When I asked myself this question, the first thing that came to mind was a live theatre event I attended by Canadian author and storyteller Robert Munsch. The theatre was packed with young children and their families. Munsch’s voice and facial expressions were alive with animation and energy.
The second storytelling experience that came to mind was more recent. It was Thomas King’s “The Truth About Stories” that I heard on CBC (Canadian Broadcasting Corporation) Radio. King used a repeated storytelling formula to begin and end each of his talks. King wove legend, history and modern day events into a tapestry of expression and insights that I will continue to revisit throughout my adult years.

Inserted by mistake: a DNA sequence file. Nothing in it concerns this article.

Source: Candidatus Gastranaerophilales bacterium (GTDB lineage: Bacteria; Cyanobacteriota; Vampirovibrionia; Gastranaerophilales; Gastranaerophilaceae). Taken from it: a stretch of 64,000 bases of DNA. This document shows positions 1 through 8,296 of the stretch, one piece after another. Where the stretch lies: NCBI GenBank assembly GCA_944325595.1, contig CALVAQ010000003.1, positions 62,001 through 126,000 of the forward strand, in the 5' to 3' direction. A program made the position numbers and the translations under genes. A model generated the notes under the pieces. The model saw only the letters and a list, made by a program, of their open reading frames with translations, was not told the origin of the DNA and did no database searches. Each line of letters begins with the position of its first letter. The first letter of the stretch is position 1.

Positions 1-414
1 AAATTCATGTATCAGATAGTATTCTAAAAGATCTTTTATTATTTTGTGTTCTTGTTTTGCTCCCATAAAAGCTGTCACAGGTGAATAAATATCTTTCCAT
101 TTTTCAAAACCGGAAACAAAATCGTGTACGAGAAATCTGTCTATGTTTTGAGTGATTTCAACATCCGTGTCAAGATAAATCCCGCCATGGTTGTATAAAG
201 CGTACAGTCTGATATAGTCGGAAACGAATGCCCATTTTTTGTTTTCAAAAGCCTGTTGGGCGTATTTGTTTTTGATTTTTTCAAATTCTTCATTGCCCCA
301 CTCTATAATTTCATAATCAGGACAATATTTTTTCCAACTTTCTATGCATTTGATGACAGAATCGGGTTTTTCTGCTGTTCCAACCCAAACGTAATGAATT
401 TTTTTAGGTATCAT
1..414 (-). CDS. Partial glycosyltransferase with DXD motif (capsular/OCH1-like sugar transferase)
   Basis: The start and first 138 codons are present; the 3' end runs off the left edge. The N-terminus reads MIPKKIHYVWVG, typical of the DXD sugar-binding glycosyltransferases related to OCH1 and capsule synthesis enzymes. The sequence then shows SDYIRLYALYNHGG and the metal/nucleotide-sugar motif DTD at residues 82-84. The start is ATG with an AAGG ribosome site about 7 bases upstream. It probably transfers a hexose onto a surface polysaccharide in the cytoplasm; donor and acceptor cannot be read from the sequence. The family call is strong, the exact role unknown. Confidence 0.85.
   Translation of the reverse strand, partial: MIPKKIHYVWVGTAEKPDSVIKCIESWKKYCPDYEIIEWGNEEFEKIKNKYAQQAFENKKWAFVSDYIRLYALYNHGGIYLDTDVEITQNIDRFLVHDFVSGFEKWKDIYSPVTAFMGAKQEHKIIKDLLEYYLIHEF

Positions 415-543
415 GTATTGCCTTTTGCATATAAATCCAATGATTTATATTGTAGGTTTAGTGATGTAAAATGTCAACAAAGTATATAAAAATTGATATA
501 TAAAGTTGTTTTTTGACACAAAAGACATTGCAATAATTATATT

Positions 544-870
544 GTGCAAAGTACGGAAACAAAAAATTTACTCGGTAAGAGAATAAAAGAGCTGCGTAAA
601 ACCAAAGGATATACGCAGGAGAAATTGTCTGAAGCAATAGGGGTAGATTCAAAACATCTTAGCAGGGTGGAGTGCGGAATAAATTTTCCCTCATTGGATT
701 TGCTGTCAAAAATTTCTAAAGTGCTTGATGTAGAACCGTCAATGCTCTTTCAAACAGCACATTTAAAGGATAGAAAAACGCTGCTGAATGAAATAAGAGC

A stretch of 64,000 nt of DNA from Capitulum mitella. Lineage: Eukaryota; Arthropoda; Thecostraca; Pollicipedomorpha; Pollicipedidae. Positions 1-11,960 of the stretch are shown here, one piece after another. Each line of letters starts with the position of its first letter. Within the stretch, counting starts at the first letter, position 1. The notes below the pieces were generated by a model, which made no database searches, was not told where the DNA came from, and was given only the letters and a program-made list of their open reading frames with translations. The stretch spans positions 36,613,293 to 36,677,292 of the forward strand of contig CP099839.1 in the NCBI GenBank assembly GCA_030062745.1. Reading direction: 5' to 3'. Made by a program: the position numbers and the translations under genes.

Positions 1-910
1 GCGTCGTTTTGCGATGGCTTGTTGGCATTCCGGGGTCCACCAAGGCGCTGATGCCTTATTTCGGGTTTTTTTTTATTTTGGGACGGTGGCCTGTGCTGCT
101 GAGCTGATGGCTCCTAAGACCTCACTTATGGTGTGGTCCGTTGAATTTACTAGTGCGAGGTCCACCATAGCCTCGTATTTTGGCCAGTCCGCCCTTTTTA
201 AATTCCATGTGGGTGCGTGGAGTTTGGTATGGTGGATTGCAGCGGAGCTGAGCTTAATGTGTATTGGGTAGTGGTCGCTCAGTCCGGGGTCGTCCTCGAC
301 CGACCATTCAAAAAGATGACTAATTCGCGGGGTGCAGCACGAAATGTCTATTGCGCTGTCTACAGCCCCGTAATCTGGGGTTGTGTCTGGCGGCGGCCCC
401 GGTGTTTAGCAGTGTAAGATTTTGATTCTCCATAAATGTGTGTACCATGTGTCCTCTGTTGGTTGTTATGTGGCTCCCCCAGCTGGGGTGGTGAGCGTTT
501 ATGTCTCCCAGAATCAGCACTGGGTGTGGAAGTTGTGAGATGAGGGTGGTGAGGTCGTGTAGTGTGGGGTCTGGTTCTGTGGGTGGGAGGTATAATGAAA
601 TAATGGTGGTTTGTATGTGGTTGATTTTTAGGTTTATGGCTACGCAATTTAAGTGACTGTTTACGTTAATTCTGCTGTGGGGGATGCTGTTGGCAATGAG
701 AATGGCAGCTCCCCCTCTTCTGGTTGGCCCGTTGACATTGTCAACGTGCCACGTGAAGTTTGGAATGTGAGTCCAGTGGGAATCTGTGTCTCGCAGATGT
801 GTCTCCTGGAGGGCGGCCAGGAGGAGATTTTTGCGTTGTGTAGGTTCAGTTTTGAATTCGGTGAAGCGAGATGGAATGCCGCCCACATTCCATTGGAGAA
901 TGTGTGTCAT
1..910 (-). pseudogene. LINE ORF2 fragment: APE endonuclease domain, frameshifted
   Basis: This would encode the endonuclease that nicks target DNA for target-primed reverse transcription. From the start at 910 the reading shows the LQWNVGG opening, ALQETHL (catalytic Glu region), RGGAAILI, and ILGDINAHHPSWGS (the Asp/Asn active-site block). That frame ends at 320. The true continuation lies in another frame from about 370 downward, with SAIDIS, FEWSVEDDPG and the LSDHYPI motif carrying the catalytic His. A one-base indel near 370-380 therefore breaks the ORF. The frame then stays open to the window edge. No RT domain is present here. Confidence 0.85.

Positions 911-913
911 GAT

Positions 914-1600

But hearing oral stories by well-known storytellers does not happen everyday. Nor do all stories engage or make sense to children who vary in age, first language, culture, experiences, and personality.
Your reflections about the types of oral stories children hear may have included a wide variety of narratives:
Narratives — fiction and non-fiction; simple and complex — help children make sense of their relationships to objects, animals, people, communities, beliefs and ideas. This meaning-making is where learning happens.
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